Expect use-of-force simulations to become increasingly sophisticated and data-driven in 2018. And in becoming so, police training will begin to mirror how elite athletes train for an event.
Making simulations as real as possible has obvious benefits. And they are becoming more real — and the officers’ actions becoming more measurable — by the day.
From Police One:
Dr. Joel Suss, an assistant professor of psychology at Wichita State University, agrees, and says the move to incorporate more science and data analysis into training will mirror how professional athletes have trained since the 1970s.
Elite athletes engage in focused training using the concept of “temporal occlusion,” which essentially involves blocking the vision of the outcome of a movement at a point before a ball’s release or flight. Baseball players are taught pitch recognition by focusing on a pitcher’s release point, and soccer goalies learn how to block penalty kicks by analyzing the shooter’s hip angle and foot placement prior to the kick.
Training in advanced simulators using concepts like temporal occlusion allows trainers to help officers see and understand the environmental queues that can reliably predict what a subject will likely do in a given scenario, says Suss.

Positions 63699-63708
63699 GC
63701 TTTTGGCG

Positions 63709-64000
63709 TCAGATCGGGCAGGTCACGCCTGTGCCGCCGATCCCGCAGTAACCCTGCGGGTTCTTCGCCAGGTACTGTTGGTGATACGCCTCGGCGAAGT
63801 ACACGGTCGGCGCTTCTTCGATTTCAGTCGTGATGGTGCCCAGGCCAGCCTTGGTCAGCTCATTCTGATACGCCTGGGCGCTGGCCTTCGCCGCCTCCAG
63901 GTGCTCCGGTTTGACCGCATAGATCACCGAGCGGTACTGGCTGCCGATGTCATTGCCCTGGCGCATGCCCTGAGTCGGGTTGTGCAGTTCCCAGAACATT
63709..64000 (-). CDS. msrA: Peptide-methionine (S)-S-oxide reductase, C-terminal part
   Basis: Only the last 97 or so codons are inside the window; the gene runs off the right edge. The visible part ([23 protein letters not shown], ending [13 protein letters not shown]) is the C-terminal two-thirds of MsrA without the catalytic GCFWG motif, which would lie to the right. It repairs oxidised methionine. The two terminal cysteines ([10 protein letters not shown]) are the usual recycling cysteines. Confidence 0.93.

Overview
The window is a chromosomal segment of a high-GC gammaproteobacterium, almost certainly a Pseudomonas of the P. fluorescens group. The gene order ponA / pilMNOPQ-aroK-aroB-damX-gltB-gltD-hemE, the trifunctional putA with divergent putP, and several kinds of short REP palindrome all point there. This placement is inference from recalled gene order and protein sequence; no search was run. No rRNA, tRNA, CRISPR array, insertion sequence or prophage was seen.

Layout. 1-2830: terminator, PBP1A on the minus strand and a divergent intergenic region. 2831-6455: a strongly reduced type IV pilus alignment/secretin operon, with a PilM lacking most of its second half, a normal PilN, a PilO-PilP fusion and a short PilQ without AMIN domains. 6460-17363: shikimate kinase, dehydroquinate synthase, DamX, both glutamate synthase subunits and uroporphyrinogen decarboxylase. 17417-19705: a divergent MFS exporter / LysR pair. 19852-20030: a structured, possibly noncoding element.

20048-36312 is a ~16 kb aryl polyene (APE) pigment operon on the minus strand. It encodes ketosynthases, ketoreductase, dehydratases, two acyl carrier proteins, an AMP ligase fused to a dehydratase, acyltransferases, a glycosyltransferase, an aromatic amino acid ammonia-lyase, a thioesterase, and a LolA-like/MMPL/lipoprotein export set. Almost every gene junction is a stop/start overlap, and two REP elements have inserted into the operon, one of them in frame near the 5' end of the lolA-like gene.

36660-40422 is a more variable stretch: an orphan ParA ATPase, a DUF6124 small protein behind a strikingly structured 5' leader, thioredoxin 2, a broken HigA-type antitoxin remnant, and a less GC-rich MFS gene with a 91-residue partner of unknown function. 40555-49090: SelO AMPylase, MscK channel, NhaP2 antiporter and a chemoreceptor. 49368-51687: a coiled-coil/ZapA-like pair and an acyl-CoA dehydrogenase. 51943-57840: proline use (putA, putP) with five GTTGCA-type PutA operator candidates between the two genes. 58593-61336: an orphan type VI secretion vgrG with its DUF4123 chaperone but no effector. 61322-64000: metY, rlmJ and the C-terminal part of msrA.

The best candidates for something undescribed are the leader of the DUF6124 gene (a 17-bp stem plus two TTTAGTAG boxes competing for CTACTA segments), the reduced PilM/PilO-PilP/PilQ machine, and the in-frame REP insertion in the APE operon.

Simulators also allow for manipulation of the environment to replicate settings that can be problematic for effective decision-making, such as low light situations or ambient noise. Variables such as these contribute to the ambiguity of making split-second decisions in stressful situations, and advanced simulators permit trainers to inject new information or stimulus into a situation that influences a response to another stimulus.
Another benefit of using these advanced simulators is that they can be run by a minimum of human trainers, freeing up training staff. More officers can also be run through the training course in the same amount of time at less cost because there is less preparation needed.
Aside from pure training purposes, the advanced simulators are also a research tool. By running officers through the simulations and recording their responses, the most capable officers can be identified. By studying these officers, researchers and trainers can discover what cognitive factors are more important and how these can be taught to other officers.